The new LCIA Rules 2020 (2020 Rules) came into force on 1 October 2020 and will apply to all LCIA arbitrations commencing from that date onwards. The amendments are an attempt to streamline and modernise the LCIA Rules. This article presents the key changes introduced by the new Rules and their likely impact on the parties involved.
An important amendment is making explicit the tribunal’s power to order early dismissal of claims or defences which are manifestly without merit, inadmissible or outside the tribunal’s jurisdiction (Article 22.1(viii)). This allows for proceedings to be dismissed at an early stage where it is clear that the claim or defence is unmeritorious. This change brings the LCIA Rules in line with other international arbitration rules (e.g. SIAC and HKIAC Rules).
This addresses a common criticism of arbitration as compared to litigation, and should make the 2020 Rules more attractive to parties concerned with saving time and costs.
Consolidation of multiple proceedings and composite requests
The 2020 Rules widen the powers of the tribunal and the LCIA Court to consolidate multiple arbitrations commenced under the same arbitration agreement or any compatible agreement and arising out of the same transaction or series of related transactions (Article 22.7). This expands the circumstances in which proceedings can be consolidated: the parties do not need to be the same in each dispute.
Parties who want to commence multiple arbitrations, whether against one or more parties and under one or more arbitration agreements, are now able to serve a single Composite Request (Article 1.2). The arbitrations will still proceed separately, unless they are later consolidated.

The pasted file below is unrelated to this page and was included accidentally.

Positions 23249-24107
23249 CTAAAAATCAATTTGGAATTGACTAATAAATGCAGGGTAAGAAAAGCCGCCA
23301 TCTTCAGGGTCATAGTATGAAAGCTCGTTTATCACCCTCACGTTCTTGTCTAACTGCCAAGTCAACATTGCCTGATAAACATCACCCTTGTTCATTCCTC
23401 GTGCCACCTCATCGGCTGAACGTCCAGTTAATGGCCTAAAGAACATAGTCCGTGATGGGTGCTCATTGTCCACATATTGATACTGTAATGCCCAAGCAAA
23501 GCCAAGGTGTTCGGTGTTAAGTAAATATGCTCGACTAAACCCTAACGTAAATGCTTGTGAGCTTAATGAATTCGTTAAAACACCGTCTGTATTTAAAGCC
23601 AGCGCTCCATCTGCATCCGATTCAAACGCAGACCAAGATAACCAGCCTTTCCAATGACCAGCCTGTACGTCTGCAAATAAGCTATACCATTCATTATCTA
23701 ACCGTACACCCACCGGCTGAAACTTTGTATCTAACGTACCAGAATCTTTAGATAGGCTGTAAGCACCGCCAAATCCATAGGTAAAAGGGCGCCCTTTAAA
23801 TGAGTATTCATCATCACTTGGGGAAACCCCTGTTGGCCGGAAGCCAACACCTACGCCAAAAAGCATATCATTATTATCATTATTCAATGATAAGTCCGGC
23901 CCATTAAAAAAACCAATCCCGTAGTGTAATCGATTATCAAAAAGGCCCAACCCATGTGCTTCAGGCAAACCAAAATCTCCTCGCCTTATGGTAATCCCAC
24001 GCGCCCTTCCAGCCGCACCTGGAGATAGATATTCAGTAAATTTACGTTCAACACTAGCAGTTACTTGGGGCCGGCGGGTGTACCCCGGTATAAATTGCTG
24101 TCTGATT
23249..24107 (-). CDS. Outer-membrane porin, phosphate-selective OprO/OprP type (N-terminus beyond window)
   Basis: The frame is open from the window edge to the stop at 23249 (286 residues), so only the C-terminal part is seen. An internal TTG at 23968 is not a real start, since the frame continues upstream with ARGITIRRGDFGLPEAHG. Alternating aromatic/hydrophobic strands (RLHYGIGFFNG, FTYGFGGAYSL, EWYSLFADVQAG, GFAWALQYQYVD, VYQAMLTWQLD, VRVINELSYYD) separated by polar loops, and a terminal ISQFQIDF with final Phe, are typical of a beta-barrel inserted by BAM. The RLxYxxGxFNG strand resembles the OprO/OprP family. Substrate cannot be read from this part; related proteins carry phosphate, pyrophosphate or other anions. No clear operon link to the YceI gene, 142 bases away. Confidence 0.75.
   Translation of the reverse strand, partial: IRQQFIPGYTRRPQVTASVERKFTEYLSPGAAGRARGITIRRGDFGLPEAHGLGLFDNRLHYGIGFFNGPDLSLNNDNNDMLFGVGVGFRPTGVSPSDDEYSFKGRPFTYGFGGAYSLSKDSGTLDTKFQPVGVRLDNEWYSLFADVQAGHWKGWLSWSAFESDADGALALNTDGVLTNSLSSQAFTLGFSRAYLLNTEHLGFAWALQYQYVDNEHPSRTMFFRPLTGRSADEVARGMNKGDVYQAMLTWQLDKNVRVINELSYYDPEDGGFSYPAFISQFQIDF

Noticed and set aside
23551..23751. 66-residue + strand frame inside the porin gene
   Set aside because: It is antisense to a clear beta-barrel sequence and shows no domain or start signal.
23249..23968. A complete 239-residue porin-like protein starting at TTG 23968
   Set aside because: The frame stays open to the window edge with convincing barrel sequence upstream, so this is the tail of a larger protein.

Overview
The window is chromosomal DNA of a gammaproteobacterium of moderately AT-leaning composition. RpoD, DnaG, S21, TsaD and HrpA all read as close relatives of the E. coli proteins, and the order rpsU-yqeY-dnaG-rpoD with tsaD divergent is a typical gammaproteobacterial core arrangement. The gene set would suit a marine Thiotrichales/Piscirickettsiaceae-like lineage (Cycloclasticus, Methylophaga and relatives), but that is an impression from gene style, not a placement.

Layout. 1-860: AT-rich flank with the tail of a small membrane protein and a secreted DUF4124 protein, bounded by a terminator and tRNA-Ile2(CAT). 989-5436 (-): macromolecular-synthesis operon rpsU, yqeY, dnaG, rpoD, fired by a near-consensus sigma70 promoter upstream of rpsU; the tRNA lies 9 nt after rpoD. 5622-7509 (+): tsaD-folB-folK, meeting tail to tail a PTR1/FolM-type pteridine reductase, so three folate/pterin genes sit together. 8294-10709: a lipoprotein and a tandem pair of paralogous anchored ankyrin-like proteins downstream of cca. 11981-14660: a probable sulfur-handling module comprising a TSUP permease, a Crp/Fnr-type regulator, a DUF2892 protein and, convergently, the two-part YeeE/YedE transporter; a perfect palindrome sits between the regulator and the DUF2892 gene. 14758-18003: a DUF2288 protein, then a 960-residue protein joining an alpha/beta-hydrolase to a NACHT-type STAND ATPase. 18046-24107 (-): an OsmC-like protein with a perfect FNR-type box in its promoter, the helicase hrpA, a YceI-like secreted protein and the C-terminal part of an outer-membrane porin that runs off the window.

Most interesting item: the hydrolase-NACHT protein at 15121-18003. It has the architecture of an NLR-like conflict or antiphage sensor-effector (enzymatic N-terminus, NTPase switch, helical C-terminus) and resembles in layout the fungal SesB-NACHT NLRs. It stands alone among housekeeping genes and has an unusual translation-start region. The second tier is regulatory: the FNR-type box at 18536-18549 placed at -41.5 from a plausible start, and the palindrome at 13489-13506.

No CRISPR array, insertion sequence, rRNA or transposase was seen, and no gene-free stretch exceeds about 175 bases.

Tightening the length of proceedings
The 2020 Rules have tightened the timelines for arbitrations. The LCIA Court has 28 days rather than 35 days to appoint the tribunal (Article 5.6) and the tribunal is required to endeavour to release the final award within 3 months (Article 15.10).
Modernisation of LCIA Rules
As a result of the COVID-19 global pandemic, the 2020 Rules address virtual and hybrid hearings in detail (Article 19.2) compared to the 2014 Rules. They also make electronic communication the new default (Article 4). Taken together with the new provisions allowing awards to be signed electronically (Article 26.2), the 2020 Rules are a welcome modernisation. However, care should be exercised to ensure that use of electronic signatures and other technologies is permitted in the jurisdictions of enforcement to avoid any risk of later challenge.
As the 2020 Rules have only recently come into force, it remains to be seen how they will be applied in practice by the LCIA Court and tribunals. Overall, however, the changes constitute a pragmatic and modern update, which should help make LCIA proceedings more efficient, expeditious whilst also preserving fairness and due process.
With thanks to Aman Tandon, trainee, for his contribution to this article.
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